NORA AURREKOETXEA Artist Interview

Updated: 3 days ago

Gonzalo Rodríguez Gómez interview with artist Nora Aurrekoetxea

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Hi Nora, thanks for joining us. First of all, can you talk a little bit about your aesthetic concerns and how they have evolved in your artistic career?


My aesthetic concerns have changed a lot. When working with Laura Ruiz, our practice was a response to the social and political context of the Basque Country so Narrative had more presence somehow. Over the years my interest in form, space and material research grew. That is what I consider to be the art´s field.


How has your relationship with the Royal College of Arts community strengthened your artistic process in developing new projects? What is like being based in London as an artist?


Being based in London is very hard. London as a city is not easy by itself, and being an artist by itself is not easy either; so to have them combined is a bomb. But it gives a lot of input and you meet wonderful people. Is a love hate relationship where is easy to have frequents up and downs. It’s a completely different environment with different ways of understanding art. I started collaborating with performers and working with text here while reconnecting with previous interests in sexology.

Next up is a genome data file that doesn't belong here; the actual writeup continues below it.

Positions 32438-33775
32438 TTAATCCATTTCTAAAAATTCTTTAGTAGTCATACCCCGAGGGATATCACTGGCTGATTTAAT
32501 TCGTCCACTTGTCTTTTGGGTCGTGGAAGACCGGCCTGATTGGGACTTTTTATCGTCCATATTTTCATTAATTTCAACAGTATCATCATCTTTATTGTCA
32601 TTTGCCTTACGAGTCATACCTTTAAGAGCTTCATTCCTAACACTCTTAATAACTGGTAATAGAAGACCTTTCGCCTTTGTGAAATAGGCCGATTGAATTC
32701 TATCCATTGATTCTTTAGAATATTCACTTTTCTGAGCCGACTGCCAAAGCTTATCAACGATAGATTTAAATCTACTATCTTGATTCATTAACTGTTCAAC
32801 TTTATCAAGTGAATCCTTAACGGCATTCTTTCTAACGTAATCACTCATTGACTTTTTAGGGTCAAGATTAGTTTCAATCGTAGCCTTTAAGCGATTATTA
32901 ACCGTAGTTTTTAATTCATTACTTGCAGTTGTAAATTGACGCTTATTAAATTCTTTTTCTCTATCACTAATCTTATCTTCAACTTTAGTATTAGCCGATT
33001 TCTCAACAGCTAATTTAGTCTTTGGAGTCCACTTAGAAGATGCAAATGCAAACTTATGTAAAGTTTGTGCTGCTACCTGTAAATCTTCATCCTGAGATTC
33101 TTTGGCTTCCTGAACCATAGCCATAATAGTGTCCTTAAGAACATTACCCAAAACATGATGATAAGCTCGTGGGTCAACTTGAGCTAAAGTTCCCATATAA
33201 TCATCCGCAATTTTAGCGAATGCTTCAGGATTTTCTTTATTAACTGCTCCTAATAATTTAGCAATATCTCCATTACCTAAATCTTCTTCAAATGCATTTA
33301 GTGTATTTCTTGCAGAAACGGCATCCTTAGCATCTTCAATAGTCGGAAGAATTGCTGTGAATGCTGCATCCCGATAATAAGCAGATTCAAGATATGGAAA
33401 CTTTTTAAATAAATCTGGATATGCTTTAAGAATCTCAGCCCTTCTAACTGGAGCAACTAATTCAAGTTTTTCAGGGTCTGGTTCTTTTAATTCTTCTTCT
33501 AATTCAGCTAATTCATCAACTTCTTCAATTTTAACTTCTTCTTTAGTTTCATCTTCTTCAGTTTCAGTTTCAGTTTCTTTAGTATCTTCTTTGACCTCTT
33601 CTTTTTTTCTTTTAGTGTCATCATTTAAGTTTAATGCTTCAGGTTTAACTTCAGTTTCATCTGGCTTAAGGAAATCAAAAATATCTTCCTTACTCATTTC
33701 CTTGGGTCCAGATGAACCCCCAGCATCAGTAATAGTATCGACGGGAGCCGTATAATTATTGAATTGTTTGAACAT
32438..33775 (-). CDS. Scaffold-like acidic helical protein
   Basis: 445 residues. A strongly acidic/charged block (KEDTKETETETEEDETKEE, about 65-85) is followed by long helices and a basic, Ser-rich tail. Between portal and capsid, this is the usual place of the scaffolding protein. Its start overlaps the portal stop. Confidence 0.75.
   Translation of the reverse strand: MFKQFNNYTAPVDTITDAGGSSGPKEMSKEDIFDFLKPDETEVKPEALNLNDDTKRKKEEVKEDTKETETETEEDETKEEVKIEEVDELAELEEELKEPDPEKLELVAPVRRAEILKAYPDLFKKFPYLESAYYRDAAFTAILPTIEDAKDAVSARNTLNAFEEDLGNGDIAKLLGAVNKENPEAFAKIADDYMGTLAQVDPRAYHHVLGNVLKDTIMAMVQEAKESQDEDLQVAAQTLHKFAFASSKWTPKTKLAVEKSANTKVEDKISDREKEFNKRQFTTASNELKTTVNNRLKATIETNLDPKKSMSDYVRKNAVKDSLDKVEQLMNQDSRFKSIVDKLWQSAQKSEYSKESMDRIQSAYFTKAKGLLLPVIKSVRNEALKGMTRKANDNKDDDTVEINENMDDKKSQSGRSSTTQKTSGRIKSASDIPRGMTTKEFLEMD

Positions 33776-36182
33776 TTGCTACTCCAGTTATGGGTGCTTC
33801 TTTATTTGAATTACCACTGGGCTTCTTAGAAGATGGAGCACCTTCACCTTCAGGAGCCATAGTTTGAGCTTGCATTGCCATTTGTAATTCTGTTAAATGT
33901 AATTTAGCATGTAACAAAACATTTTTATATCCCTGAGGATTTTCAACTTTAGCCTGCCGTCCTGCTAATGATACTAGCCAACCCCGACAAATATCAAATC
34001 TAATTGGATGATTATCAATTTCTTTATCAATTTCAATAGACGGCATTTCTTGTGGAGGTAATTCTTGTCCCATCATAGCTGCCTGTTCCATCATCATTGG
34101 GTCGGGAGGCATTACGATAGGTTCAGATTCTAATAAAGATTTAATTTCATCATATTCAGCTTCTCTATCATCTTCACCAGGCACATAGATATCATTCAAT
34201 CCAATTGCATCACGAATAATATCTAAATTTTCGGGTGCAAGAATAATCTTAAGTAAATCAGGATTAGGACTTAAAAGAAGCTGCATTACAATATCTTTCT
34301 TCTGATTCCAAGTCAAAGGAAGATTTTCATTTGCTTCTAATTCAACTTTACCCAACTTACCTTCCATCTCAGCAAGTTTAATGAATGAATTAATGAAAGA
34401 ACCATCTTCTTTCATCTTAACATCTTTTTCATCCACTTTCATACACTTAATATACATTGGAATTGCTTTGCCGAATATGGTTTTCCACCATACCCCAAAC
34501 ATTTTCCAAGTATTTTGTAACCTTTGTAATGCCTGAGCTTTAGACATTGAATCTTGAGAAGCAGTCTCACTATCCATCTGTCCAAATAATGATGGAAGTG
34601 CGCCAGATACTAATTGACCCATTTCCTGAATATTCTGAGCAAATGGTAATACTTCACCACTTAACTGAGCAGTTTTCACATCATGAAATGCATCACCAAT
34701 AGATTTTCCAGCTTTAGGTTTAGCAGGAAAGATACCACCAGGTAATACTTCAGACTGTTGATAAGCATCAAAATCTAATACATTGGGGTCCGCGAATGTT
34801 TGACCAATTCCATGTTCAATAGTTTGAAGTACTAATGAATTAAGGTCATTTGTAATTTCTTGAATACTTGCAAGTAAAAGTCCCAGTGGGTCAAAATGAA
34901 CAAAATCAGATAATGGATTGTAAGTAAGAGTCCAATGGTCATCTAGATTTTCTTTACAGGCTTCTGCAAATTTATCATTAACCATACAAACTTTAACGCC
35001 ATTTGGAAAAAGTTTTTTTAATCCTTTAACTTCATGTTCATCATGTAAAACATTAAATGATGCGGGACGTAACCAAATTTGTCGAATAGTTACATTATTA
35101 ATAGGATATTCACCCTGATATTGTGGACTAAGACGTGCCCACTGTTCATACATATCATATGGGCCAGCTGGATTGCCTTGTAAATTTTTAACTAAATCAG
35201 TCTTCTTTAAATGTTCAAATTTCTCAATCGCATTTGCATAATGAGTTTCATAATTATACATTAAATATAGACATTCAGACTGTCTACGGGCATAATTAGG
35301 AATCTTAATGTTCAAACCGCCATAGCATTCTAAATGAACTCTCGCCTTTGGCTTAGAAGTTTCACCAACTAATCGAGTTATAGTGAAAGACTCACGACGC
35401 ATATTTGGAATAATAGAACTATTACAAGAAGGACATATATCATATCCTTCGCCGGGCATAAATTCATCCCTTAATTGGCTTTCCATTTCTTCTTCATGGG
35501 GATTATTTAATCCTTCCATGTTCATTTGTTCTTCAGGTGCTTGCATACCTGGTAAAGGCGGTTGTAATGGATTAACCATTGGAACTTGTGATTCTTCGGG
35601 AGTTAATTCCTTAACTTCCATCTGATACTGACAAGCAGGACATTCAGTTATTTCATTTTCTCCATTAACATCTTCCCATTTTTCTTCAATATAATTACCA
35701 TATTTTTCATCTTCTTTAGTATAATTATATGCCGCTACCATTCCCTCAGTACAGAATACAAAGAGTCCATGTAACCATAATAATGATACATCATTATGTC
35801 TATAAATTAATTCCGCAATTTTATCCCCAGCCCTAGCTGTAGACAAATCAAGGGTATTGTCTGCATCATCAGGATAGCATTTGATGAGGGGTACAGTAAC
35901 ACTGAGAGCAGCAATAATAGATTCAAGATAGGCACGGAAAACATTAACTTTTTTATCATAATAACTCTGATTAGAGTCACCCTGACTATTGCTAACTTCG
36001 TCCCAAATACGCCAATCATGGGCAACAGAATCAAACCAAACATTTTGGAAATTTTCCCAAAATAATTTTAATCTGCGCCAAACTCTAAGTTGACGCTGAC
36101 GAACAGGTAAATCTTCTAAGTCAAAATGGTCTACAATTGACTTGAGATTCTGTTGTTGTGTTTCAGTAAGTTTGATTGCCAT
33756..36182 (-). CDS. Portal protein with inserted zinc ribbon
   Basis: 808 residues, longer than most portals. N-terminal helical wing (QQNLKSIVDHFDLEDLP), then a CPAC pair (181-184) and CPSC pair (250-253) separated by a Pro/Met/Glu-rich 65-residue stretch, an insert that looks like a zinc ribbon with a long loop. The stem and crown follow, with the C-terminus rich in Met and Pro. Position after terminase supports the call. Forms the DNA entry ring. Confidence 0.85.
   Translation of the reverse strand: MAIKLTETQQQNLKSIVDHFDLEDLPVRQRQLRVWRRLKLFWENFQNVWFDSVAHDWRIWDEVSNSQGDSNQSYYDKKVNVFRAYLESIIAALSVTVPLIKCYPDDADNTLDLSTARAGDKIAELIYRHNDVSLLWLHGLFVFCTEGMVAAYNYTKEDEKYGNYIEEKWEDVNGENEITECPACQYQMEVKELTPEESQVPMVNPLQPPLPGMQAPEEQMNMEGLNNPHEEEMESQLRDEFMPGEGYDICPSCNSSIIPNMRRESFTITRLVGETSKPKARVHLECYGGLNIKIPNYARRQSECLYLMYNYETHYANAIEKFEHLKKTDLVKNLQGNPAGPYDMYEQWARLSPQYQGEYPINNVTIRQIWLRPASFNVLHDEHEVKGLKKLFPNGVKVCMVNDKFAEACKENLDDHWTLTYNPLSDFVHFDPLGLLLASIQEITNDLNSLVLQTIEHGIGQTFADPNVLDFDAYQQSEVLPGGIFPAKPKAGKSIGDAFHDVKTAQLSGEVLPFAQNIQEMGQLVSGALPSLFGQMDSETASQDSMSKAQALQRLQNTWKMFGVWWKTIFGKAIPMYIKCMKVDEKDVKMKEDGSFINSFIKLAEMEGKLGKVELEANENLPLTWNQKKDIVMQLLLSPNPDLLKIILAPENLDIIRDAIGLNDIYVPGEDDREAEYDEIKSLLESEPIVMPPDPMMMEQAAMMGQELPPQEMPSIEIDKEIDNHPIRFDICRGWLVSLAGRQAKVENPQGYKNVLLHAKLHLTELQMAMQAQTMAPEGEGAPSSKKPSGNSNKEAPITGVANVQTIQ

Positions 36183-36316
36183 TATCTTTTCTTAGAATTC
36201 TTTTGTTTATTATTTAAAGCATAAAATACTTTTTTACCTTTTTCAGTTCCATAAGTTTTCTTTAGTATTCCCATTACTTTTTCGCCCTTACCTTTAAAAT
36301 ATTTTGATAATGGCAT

Aulki bat

The interplay of “falling” is prevalent throughout your projects, in particular The fall to fall or/and falling (2018), Tomber ou/et tomber (2018), or Jausi erori amildu (2019). What drew you to this idea?


In “Radicality of Love” by Sreko Horvat, there is a line where he and Zizek say there is no love without the fall, and that falling in love is one of the most violent actions. This brought an interest on me in how language affects experience itself. The verb ‘to fall’ in relationship with love exists in English and French but not in Basque or Spanish.


I´m eager to know about the helmet you showed in your exhibition “Jausi erori amildu” at Centro Botín. It is a head protector but it could be analyzed as well as a doppelgänger or lookalike object at the moment you cast the helmet in order to create new relationships between the space and these molds. I remember that two of them looked like the same object reflected by a mirror due to their proximity and the large and rectangular frame standing in the middle. When is the object still the object and when does it transform into another piece?


I was interested in objects related to the fall; after interviewing skydivers and scaffolders, I chose helmets and cast the negative space of them and the mattresses to embody the space between object and body.


For me, the object is always the object, though it has to be understood contextually, in relationship. I wanted the pieces to be understood as an interdependent system, so perhaps more related to psychological idea that we are conscious of ourselves because we have another in front of us, that reflects us.


Jausi erori amildu

Which artists from the visual or performing arts have you come across in recent years and have influenced your art career?


We are continually seeing art and being affected by others’ practices, so it’s difficult to name a list, it could be long. But, seeing Anne Imhoff’s Faust in Venice blew my mind. I wasn’t close to performance then and being there for hours, with the performers interacting with objects in the installation, and how their certain movements were so strong, that impacted me strongly.